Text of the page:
Woodruff’s changeup owns an opponent batting average of .207 and an opponent slugging of .345, allowing 18 hits (10 singles, 6 doubles, and 2 home runs) in 91 plate appearances. Although the changeup has a very high whiff rate and swing-and-miss percentage, when it is hit, the hitter tends to have a decent amount of success against it. A changeup, when thrown in a missed location, can be a pitcher’s nightmare which may explain the hits against Woodruff’s changeup. If Woodruff, for example, misses location and leaves a changeup high in the zone, a hitter may get better contact with it. Despite the statistics and metrics not showing anything special about Woodruff’s changeup, due to its whiff rate and swing-and-miss percentages, Woodruff still owned one of the most unhittable pitches in all of baseball in the 2022 season.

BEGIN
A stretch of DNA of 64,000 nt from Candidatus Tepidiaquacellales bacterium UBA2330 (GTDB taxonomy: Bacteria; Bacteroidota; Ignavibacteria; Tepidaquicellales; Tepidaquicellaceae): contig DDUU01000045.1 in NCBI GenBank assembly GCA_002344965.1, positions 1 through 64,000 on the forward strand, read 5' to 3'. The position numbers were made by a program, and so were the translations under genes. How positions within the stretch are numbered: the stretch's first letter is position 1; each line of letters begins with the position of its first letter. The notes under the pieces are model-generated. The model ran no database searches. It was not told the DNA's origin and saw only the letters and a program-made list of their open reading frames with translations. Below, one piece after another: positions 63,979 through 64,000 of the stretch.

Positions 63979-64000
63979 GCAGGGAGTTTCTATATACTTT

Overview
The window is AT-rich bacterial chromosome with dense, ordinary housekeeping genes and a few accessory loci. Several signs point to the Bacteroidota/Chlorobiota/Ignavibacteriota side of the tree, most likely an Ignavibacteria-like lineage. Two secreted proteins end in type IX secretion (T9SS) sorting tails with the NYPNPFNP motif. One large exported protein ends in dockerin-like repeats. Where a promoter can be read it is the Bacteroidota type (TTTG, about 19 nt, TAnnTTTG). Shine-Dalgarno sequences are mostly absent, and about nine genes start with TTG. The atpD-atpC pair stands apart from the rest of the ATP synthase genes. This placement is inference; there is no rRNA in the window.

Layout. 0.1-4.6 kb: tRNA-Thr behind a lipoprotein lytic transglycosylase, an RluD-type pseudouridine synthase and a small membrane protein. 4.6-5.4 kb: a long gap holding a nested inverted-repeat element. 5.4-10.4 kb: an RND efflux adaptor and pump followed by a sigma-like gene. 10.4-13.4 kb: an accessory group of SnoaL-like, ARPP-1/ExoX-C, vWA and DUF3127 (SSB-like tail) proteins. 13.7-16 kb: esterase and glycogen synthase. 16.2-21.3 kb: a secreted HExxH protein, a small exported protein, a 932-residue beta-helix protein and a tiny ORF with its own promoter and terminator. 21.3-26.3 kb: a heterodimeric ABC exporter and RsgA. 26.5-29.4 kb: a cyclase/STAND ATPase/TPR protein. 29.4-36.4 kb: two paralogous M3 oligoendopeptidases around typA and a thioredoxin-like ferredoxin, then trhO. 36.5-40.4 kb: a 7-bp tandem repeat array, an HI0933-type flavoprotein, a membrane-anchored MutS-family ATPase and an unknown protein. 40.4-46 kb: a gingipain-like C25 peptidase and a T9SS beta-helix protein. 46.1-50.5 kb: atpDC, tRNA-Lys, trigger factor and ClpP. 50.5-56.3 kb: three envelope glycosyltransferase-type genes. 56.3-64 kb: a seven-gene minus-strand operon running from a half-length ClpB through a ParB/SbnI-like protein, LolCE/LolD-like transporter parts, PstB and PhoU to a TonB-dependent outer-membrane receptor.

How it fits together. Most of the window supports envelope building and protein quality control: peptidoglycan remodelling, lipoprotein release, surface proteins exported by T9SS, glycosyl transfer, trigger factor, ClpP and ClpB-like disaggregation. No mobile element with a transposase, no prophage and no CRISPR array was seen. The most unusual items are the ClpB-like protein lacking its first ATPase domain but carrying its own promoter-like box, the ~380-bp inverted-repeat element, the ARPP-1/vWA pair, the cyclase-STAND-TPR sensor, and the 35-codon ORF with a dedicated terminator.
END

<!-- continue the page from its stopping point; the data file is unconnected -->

Jose Alvarado’s cutter, Trevor Stephan’s splitter, Felix Bautista’s splitter, Hector Neris’ splitter, Andrew Chafin’s slider, Brandon Woodruff’s changeup, Mark Leiter Jr.’s changeup, and Alex Lange’s curveball are all the most unhittable pitches in baseball in the 2022 MLB season. For a pitch to be considered unhittable, it should simply just not be hit. Those pitches with a higher percentage of not being hit are then deemed to be unhittable. Our definition of a pitch being “unhittable” does not factor in the success when the pitch is hit but simply just indicates how often the bat touches the ball. Without looking at the data, one would expect these pitches with a higher whiff and swing and miss percentage to have the most movement, the greatest spin rate, or even just the greatest velocity. However, after some investigation, none of these stand out in terms of metrics or statistics, yet are the most unhittable pitches in baseball. These statistics and metrics do not tell us the pitch sequence when these pitches are thrown, the experience of the pitcher, or the command of the pitcher which could all be better variables for predicting whiff and swing and miss rates. Regardless, these pitches have the best whiff and swing-and-miss percentages in 2022. If you want to hit a baseball in the major leagues, you probably don’t want to see a splitter from Trevor Stephan, Félix Bautista, or Héctor Neris, a changeup from Brandon Woodruff or Mark Leiter Jr., Andrew Chafin’s slider, Alex Lange’s curveball, or José Alvarado’s cutter.